12 Mistakes to Avoid If You Have a Flat Screen TV

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If you’re like most people, your TV is an essential part of your home, especially in times like these! But if the space housing your TV also needs to be beautiful and well-designed, well, that’s where sometimes things can get tricky!

Common TV Wall Mistakes

Today we’ll be discussing some mistakes that many homeowners make when trying to integrate a television into their design scheme.

The most common TV wall mistakes people make are usually related in some way to scale, distance or proportion. We’re going to look at all that and more!

1. Ditch the dated “entertainment center”

The goal here is to blend your TV into the decor. For example, integrating your TV into a gorgeous built-in is great! There’s nothing wrong with drawing attention to a media center if it’s a really beautiful piece of design.

But big, bulky entertainment centers are usually *not* beautiful pieces of design; they are meant to be practical, but often just do not look good.

Anything from the 80s or 90s, is probably not going to look super amazing.

Yellow oak? Probably not great. Giant laminate entertainment units? Another solid nope. Units with a million little cubby holes, cabinets and shelves? Also no. Units that look like “hutches” that are meant for TVs? Uh uh.

Need some visuals? Basically, if you have anything that looks like this:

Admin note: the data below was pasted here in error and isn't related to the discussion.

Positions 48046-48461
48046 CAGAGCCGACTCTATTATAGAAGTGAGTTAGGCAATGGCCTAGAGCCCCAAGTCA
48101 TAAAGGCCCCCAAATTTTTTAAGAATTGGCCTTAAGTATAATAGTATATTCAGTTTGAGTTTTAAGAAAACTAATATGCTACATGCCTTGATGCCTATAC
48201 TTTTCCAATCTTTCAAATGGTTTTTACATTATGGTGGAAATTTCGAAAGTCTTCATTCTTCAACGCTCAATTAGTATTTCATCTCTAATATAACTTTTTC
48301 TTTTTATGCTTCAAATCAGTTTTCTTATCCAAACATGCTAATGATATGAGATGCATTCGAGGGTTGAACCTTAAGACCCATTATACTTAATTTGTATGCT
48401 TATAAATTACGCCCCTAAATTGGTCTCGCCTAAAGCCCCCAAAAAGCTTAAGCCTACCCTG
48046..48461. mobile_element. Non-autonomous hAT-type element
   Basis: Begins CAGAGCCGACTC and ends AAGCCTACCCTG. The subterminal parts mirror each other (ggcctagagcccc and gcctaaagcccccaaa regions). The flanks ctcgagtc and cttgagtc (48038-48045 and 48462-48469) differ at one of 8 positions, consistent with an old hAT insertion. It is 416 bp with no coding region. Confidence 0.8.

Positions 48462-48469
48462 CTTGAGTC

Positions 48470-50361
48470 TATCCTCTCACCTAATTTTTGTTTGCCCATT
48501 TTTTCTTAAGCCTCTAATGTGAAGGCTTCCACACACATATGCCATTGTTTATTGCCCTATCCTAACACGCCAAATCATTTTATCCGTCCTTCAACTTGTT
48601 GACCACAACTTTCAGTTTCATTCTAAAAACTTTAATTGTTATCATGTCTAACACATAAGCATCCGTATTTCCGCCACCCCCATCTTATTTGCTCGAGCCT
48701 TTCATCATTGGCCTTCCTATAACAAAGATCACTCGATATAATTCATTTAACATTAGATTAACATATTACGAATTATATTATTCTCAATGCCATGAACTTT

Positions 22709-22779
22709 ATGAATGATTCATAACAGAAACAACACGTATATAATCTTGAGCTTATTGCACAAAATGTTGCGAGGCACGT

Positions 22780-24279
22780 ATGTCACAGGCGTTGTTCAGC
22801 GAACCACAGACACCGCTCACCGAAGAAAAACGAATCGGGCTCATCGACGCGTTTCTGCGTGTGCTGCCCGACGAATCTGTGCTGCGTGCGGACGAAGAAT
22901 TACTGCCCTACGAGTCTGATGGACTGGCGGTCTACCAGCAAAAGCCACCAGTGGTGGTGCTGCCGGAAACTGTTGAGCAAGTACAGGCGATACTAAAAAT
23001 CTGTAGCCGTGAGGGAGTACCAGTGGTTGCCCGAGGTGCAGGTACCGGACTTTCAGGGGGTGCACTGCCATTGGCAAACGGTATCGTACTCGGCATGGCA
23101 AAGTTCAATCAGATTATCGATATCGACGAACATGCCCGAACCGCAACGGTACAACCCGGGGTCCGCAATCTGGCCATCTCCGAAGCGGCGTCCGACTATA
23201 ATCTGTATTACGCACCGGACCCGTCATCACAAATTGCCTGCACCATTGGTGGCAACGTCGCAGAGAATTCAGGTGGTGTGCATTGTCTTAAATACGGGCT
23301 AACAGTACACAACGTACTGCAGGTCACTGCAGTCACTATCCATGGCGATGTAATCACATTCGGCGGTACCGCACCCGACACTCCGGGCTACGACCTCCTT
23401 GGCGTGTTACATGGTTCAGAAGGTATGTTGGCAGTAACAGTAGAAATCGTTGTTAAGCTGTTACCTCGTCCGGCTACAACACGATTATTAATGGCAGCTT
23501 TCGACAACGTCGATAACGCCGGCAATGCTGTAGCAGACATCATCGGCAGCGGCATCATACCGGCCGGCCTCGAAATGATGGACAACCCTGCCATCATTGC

another dated tv entertainment unit in strong wood tones
So much wood

It’s time to retire these bad boys and get something new.

2. Stop using THIS stand!

glass and metal dated tv stand
It’s time to stop using these

I think we’ve all seen this old chestnut enough to safely say: it’s time for us to never see this TV stand, or any derivative of it, ever again.

It’s possibly one of the saddest looking TV stands I’ve ever seen. Sure, you can put it in a boardroom or something, but it has no place in anyone’s living room.

3. TV is wider than the wall

common tv wall mistake: hanging a tv that is too large for the wall it's on so that it juts out from the sides

There is nothing more visually jarring than a TV jutting out from the sides of a wall.

So, let’s say you move into your new home and there is only one logical spot to place the TV in the living room.

And that spot happens to be a piece of wall (or section of your fireplace) that is only 40″ wide.